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Sandy Lloyd: Upper Queanbeyan River

Sandy Lloyd: Upper Queanbeyan River

Bottle number: 58

About the water

Sandy Lloyd at Queanbeyan River with her water sample.
Sandy Lloyd

Collected at: Sunnybrae, upper Queanbeyan River, NSW

Approximately 40kms SE of Queanbeyan, NSW.

Easting: 711,733, Northing: 6,059,160

View location on Google map

Collected by: Sandy Lloyd

My family has owned the land along this stretch of the river for over 40 years.

Water quality:

Turbidity: 10
pH: 7.9
Nitrates: Nitrate 0
Nitrite 0
Salinity: 130
Phosphates: O-Phos 0.03 mg/L
r-Phos 0.092 mg/L
Dissolved oxygen: 7 mg/L

Despite slight fluctuations, this stretch of the river is consistently healthy, and stopped flowing for the first time in living memory during the 1980s drought. Sadly, it now stops flowing at some time during the summer of each year, and I feel there needs to be more control over what constitutes 'riparian rights', and how water abstracted under those rights is stored and used.

ACT Waterwatch says:

I hate to brag on Waterwatchers in my region, (OK, no I don't, I love to) but this is a site where despite drought and very challenging, changing conditions, water quality has been maintained by passionate community members ... Awesome!

The water collection site - Queanbeyan River, NSW.
The water collection site - Queanbeyan River, NSW.

About the site

The site is located in rural land, though stock are excluded from the river on both sides. Reduction of rainfall over the past 20 years has resulted in a build up of vegetation (both native and exotic) on the banks, with silting in some of the deeper pools. Current threats come from continued drought conditions. and fragmentation of the land through rural subdivision which is putting much more pressure on both the land and water, with more farm dams and bores resulting in less water entering the river and groundwater system.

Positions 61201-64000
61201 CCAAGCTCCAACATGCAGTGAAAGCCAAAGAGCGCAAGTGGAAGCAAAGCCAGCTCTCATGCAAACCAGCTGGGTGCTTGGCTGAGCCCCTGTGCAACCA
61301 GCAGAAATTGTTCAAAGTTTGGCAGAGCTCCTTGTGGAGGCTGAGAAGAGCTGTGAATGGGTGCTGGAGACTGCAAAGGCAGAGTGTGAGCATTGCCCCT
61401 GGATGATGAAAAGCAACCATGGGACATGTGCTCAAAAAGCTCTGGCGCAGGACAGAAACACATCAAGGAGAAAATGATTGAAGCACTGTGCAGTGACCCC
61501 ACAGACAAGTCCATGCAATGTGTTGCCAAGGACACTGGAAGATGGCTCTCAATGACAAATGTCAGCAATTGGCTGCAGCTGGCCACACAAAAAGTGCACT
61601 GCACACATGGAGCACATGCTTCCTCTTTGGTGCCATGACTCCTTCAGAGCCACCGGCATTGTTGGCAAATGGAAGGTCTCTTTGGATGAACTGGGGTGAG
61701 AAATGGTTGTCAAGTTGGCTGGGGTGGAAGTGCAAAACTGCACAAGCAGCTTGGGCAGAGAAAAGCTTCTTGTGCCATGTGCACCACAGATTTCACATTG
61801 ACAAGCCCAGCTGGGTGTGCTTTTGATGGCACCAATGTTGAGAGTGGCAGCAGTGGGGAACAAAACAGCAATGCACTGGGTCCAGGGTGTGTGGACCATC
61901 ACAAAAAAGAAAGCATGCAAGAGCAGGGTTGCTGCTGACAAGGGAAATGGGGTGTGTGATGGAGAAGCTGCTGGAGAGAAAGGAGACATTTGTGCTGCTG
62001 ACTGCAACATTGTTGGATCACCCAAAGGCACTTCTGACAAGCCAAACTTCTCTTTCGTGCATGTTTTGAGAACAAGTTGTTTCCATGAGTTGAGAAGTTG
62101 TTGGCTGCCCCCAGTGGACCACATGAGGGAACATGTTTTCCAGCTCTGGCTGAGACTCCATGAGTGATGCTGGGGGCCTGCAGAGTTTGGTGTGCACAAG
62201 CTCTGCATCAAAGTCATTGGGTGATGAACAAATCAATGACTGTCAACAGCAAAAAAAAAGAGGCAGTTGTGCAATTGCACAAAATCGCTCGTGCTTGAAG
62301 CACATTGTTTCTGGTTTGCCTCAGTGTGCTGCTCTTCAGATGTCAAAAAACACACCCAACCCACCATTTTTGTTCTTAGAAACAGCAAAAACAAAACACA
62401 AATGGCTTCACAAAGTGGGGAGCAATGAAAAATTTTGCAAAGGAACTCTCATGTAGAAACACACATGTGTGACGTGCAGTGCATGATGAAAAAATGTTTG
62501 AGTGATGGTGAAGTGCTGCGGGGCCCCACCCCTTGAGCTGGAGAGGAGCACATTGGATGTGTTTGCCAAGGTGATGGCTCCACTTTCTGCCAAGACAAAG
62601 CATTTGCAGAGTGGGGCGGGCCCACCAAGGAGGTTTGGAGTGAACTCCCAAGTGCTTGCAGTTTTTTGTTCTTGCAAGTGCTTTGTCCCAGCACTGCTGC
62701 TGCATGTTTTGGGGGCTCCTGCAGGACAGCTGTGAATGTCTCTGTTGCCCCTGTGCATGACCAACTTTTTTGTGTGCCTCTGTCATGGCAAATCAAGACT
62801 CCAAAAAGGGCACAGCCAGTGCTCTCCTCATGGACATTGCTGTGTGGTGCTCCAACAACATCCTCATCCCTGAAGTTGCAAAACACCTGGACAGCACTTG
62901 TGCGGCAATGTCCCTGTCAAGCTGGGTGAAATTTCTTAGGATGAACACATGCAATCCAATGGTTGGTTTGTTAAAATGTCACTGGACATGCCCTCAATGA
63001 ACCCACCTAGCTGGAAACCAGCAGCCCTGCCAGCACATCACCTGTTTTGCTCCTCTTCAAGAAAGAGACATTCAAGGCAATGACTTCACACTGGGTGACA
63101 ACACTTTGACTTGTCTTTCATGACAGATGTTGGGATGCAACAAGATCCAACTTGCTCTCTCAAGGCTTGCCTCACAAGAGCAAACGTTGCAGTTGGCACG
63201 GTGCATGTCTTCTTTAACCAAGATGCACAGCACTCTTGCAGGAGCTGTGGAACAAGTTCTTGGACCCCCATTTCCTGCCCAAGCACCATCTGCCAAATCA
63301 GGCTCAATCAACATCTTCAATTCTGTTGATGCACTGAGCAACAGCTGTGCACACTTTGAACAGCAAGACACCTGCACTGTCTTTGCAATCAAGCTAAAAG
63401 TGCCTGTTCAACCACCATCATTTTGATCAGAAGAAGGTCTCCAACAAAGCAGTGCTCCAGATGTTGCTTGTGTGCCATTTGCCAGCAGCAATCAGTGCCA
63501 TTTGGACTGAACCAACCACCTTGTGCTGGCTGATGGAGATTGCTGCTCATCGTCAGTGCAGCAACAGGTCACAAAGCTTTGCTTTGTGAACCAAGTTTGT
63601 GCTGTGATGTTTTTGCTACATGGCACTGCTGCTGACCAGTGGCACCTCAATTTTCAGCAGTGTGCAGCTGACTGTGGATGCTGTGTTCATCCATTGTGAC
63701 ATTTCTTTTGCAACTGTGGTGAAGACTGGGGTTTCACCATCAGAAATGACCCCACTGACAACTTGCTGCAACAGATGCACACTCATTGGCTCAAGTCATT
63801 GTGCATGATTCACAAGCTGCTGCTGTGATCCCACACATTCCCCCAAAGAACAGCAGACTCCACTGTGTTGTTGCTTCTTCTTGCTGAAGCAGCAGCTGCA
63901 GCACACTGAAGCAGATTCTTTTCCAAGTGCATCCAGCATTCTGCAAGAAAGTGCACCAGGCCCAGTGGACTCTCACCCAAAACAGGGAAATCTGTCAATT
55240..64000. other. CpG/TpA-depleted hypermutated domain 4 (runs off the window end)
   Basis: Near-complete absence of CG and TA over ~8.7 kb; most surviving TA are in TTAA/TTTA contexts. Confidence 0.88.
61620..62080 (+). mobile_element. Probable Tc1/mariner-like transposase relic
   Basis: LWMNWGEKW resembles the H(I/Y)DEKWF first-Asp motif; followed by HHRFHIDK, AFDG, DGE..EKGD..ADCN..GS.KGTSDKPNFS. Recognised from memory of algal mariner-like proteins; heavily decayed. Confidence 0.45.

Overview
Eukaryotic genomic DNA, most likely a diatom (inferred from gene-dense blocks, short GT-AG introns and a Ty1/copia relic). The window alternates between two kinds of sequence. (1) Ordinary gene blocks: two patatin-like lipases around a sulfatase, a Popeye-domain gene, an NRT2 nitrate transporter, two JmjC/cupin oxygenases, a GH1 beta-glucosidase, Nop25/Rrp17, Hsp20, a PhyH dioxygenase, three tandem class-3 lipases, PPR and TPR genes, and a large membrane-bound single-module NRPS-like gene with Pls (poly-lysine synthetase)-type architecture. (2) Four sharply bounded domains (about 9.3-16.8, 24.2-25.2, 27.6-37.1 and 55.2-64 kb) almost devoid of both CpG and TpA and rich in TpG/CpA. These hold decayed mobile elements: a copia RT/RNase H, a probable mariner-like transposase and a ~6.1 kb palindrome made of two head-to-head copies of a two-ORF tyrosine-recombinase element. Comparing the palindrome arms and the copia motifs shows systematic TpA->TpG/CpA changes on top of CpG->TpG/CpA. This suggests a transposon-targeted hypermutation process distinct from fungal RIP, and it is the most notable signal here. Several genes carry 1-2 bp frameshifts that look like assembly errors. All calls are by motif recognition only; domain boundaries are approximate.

What's going on:

Natural revegetation is occurring at the site. Recreational use is limited to some family swimming, canoeing and trout fishing. The site remains undisturbed and is rich habitat for frogs, birds, reptiles, platypus, fish and native animals.

Willow/poplar control has been undertaken over the past five years with erosion mitigation in several areas. Monthly water quality testing is done through the local catchment group's Waterwatch programme, with spring and autumn macroinvertebrate surveys.